Success Leaves Clues

Jeremy Mcgilvrey

success-leaves-clues

Let’s talk about success. I’m sure you know by now that successful people do – what unsuccessful people won’t do. That’s just a fact of life!

George Washington Carver said: “When you do the common things in life, in an uncommon way, you’ll command the attention of the world.” Pat Riley, one of the few coaches who’s won NBA titles as a player, and a coach put it another way. Riley said: “Do the ordinary things, extraordinarily well.”
Something I’ve learned is: Success will not lower its standards to us, we must raise our standards to success.
I’m sure you’re well aware of who Napoleon Hill is, the author of the highly influential book: Think and Grow Rich. Napoleon Hill spent his life studying, and observing the determinants of success. And in an interesting survey Hill conducted – he talked with people who had earned over 1 million dollars…

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Help for Poor United Airlines is On The Way

United Airlines monopolized the news today and yesterday. They literally threw passengers off their airplane to get their crews for Louisville on board. A PR, Facebook and media thing that made them look SICK.

Soon we have help for them. The Muhammad Ali Hyperlink will bring their people to Louisville in less time than their airplane will!!!!!!

Times Between Chicago and Louisville

HYPERLOOP Downtown Louisville to Gary International Airport

266 miles in 35 minutes

South Shore Line To Downtown

30 miles in 54 minutes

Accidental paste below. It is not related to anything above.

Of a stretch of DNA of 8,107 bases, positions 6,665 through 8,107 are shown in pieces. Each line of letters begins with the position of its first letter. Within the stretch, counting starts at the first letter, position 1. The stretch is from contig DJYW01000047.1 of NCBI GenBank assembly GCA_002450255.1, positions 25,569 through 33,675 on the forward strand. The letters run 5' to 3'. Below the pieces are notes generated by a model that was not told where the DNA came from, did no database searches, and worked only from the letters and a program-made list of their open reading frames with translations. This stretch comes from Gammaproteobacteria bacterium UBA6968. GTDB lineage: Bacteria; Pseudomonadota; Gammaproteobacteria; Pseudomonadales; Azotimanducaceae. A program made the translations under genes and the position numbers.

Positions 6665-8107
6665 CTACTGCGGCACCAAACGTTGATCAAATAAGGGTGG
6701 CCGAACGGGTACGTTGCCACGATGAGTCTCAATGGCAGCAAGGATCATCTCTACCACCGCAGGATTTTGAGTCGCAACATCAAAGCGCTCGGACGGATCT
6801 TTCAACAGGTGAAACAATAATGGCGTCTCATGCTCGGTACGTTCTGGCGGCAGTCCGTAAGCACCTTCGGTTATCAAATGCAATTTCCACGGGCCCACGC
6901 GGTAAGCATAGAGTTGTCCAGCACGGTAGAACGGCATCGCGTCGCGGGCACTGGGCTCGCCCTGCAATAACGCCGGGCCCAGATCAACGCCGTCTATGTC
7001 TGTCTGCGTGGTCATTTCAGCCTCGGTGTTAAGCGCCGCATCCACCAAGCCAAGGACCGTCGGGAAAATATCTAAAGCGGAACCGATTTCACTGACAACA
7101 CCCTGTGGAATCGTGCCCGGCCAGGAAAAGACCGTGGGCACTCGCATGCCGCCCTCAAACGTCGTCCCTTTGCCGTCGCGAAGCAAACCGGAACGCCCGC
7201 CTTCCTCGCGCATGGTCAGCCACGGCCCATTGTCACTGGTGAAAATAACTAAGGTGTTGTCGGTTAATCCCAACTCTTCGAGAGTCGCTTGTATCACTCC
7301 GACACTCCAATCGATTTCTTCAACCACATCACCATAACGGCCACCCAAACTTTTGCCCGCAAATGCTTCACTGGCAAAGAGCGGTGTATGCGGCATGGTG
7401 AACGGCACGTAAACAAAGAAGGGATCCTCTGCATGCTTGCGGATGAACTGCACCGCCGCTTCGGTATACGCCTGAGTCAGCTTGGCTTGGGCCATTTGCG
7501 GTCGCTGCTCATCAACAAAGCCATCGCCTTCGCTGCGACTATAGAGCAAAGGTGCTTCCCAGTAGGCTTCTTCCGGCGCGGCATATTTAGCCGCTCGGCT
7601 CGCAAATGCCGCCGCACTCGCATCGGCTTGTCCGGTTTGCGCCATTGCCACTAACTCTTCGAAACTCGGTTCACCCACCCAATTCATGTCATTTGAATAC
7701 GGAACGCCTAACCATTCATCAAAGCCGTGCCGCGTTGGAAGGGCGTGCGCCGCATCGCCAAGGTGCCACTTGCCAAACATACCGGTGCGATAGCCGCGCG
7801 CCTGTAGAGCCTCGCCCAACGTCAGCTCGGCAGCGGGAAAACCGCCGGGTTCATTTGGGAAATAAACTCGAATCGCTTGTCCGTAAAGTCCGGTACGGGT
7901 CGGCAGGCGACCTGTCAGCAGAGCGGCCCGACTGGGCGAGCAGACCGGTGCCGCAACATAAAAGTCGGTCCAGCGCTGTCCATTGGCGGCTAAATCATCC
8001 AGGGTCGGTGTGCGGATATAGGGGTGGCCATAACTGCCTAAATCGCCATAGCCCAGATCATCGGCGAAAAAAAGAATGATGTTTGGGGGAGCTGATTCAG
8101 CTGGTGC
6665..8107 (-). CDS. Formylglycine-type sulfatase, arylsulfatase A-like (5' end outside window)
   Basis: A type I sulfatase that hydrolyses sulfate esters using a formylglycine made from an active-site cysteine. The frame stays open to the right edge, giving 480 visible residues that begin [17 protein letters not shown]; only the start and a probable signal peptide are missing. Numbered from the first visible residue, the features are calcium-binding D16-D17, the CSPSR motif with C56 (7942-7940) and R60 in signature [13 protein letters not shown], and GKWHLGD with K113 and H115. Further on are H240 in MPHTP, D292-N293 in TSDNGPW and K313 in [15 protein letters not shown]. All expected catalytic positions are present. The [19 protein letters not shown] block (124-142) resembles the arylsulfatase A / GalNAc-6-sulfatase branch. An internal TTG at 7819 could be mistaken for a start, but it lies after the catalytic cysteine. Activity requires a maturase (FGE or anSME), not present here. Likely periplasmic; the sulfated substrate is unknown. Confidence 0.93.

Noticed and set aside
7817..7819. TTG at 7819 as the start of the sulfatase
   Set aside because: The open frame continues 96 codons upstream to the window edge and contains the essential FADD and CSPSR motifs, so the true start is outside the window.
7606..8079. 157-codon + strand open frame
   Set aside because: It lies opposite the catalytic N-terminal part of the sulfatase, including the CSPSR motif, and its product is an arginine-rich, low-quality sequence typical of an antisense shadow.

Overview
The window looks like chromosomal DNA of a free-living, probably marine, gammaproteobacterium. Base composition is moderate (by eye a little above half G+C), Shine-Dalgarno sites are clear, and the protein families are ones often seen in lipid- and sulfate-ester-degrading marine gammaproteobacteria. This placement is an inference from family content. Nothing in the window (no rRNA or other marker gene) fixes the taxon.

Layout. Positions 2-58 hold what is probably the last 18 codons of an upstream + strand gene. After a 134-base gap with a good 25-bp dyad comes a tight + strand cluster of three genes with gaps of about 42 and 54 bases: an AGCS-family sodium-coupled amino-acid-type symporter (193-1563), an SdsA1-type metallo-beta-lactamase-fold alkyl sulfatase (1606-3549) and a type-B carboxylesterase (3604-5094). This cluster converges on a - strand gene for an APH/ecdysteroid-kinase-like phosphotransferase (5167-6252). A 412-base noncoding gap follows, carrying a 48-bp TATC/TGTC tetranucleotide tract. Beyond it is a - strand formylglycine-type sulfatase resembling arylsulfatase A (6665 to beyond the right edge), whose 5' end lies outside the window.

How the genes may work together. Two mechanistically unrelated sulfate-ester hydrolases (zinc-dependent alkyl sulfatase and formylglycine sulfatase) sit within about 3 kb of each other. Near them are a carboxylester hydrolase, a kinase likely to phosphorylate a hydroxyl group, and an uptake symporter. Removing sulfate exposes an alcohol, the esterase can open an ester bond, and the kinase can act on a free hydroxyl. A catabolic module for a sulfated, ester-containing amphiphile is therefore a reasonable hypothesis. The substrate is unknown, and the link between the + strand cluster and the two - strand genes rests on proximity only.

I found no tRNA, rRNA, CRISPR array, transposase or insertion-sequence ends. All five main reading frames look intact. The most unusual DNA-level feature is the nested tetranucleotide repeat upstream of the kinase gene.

TOTAL 296 miles in 89 minutes

Flight Louisville to Downtown Chicago

Louisville Downtown to airport

10 miles in 15 minutes

Flight

287 miles 30 minutes

Airport to Downtown (CTA)

26 miles 72 minutes

TOTAL 323 miles in 117 minutes

AMTRAK No Service

Drive Louisville to Downtown Chicago

297 miles in 279 minutes

November 1944 (2)

Fantastic Story

Pacific Paratrooper

1 November –  Young Japanese girls wore headbands that designated them as Special Attack Force members. Daily they would recite the Imperial Precepts for Soldiers and Sailors before they began a twelve-hour shift in a makeshift factory in Kokura, Japan. Here they were producing 40 foot balloons to carry a bomb package across the ocean as they were released to drift on the Pacific jet stream.

A total of approximately 9,300 of these weapons were made and about 342 reached land, some as far east as Ontario, Michigan and Nebraska. Some were shot down or caused minor injuries and one hit a powerline of the nuclear weapons plant at Hanford, Washington. But – 5 May 1945 – near Klamath Falls, Oregon, a pregnant woman, Elyse Mitchell and five students were killed on their way to a picnic. These were the only casualties of the war in the 48 states.

2…

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The MTA says new stops on the Second Ave Subway are coming

Better bus service? A shorter L-train outage? New Second Avenue Subway stops??

The MTA says yes, you betcha, to all these projects and a few more. Today the MTA Board voted on a number of initiatives it says will improve service and boost turnaround time on major projects, including phase two of the Second Avenue Subway and L train tunnel repairs. The Board also voted to spiffy up train stations and add new buses citywide.